Australian News

GLW Issue 759

On July 17, 50 people heard Dr Mohamed Haneef’s lawyer, Peter Russo, launch a guide to Australia’s “anti-terror” legislation in Bankstown Town Hall.

On July 14, a rally against the corporatisation of Housing Tasmania was organised by the Tenants’ Union of Tasmania. Proposed changes will mean the state housing agency becomes a government-owned business, rather than a government service.

Tasmania Greens leader Peg Putt announced her resignation on July 7 after 15 years in parliament, with Nick McKim replacing her as leader.

“The world is facing twin disasters in the near future: the coming economic meltdown of the international capitalist system, and the looming climate change crisis”, Jim McIlroy told a Green Left Weekly forum on July 15.

Figures from the Australian Building and Construction Commission (ABCC) show that since the election of the Labor government in November, the commission has upped the ante in its witch-hunt of building industry workers.

The unjust quarantining of Aboriginal people’s Centrelink benefits, enforced as part of the federal government’s Northern Territory intervention, has been labelled by some as the intervention’s most destructive element.

A Galaxy poll of 1009 people nationwide found that Australian workers want the hated Work Choices legislation abolished immediately rather than waiting until 2010, the date set by the federal ALP for the repeal of the laws.

GLW Issue 758

Australia is a leading exporter of coal, shipping millions of tonnes every year around the globe. It was appropriate, therefore, that the annual environmental conference, Students of Sustainability (SoS), was this year held in the world’s coal export capital: Newcastle.

On July 8, 600 NSW teachers and principals gathered outside the Department of Education to protest against the state ALP government’s attacks on teacher transfer rights.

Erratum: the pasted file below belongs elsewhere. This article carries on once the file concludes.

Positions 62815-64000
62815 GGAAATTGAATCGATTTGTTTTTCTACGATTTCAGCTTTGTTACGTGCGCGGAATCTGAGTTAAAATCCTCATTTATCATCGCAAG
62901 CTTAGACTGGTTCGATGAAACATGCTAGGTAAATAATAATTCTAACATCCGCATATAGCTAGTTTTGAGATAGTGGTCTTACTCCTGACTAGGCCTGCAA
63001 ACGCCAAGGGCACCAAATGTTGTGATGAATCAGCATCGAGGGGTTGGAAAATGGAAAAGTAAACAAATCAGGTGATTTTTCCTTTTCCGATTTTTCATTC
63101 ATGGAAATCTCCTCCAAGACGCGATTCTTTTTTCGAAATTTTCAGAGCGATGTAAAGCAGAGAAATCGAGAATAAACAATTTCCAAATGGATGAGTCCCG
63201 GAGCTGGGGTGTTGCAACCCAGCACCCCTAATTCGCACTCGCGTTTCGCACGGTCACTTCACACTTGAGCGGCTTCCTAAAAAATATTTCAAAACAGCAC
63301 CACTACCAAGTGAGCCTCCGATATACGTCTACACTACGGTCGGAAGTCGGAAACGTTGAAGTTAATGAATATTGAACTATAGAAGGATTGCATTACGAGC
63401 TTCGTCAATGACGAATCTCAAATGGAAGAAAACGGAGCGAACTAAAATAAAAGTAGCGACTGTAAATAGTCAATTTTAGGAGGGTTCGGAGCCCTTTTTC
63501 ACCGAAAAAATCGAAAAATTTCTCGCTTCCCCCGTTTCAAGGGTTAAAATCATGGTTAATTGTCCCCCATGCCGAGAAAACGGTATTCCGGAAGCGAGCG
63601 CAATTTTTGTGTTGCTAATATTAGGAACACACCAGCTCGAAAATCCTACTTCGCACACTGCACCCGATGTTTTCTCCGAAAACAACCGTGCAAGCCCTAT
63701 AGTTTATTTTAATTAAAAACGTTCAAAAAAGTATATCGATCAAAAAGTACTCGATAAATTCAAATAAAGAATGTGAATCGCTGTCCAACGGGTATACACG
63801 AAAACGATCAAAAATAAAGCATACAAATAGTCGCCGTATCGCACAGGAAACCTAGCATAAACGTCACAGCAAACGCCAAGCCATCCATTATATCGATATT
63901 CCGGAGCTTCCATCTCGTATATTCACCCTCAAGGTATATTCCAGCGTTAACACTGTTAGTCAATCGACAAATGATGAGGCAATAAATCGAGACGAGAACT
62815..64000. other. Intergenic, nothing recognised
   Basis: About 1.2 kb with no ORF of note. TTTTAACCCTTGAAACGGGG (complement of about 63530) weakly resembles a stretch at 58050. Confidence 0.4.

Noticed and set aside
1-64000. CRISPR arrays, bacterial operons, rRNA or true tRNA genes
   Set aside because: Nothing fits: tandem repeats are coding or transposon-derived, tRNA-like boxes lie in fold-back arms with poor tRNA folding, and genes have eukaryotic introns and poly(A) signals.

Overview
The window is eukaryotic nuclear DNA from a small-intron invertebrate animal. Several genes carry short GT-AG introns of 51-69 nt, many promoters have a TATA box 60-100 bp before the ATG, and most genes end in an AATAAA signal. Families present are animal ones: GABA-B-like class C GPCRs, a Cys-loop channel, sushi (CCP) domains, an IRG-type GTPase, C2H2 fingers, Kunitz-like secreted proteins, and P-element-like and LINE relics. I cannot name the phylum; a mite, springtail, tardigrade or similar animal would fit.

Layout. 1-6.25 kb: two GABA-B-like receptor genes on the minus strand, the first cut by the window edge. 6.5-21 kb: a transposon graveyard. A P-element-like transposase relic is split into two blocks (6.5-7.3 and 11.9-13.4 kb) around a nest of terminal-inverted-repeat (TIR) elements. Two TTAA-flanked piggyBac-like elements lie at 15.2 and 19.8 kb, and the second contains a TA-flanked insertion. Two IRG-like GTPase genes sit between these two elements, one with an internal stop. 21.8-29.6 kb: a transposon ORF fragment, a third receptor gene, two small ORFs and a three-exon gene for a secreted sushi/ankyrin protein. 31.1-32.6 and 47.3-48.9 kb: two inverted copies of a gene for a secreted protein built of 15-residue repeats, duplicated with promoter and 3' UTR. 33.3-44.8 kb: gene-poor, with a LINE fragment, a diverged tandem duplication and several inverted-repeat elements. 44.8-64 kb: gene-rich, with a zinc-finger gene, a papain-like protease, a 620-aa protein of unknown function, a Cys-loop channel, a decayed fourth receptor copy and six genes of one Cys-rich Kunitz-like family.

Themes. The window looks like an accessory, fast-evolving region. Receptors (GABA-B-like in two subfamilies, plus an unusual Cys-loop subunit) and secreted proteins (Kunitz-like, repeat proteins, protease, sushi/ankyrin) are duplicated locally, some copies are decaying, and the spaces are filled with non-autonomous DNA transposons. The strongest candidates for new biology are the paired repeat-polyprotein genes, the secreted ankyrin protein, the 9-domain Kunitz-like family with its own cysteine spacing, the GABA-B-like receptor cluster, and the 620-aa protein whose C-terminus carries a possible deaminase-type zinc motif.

The following letter was sent last week to the secretaries of Unions NSW and unions covering the NSW power industry.

One thousand Tamils gathered in Federation Square on July 5 for Pongu Thamil (Tamil upsurge). The event included traditional Tamil dancing, music and speeches on the Tamil people’s struggle for self-determination in Sri Lanka.

Activists have asked the Federal Court to rule that the recently gazetted NSW regulation declaring that people can be fined $5500 for “annoying” behaviour during July, but especially during the pope’s World Youth Day (WYD) visit, be declared invalid. The case was heard on July 11.

Each year, National Aboriginal and Islander Day of Observance Committee (NAIDOC) week, July 6-13, celebrates Indigenous history and culture, with events taking place in regional and urban places. Organisers say a record number of people took place this year.

Postal workers protested outside Australia Post HQ on June 25 to voice their opposition to AP’s policy of hiring new employees on lower pay rates and the splitting up their jobs.

Socialist Alliance candidates in the upcoming local government elections are calling for a state-wide referendum on power privatisation to be conducted alongside council elections.

“Unions are totally enmeshed in Cuban society”, Scott Wilson, an organiser for the Queensland branch of the Electrical Trades Union told a July 9 public forum, sponsored by the ETU and the Australia-Venezuela Solidarity Network (AVSN).

Rail workers’ militancy against Morris Iemma’s NSW Labor government has won some important concessions and forced the government onto the back foot.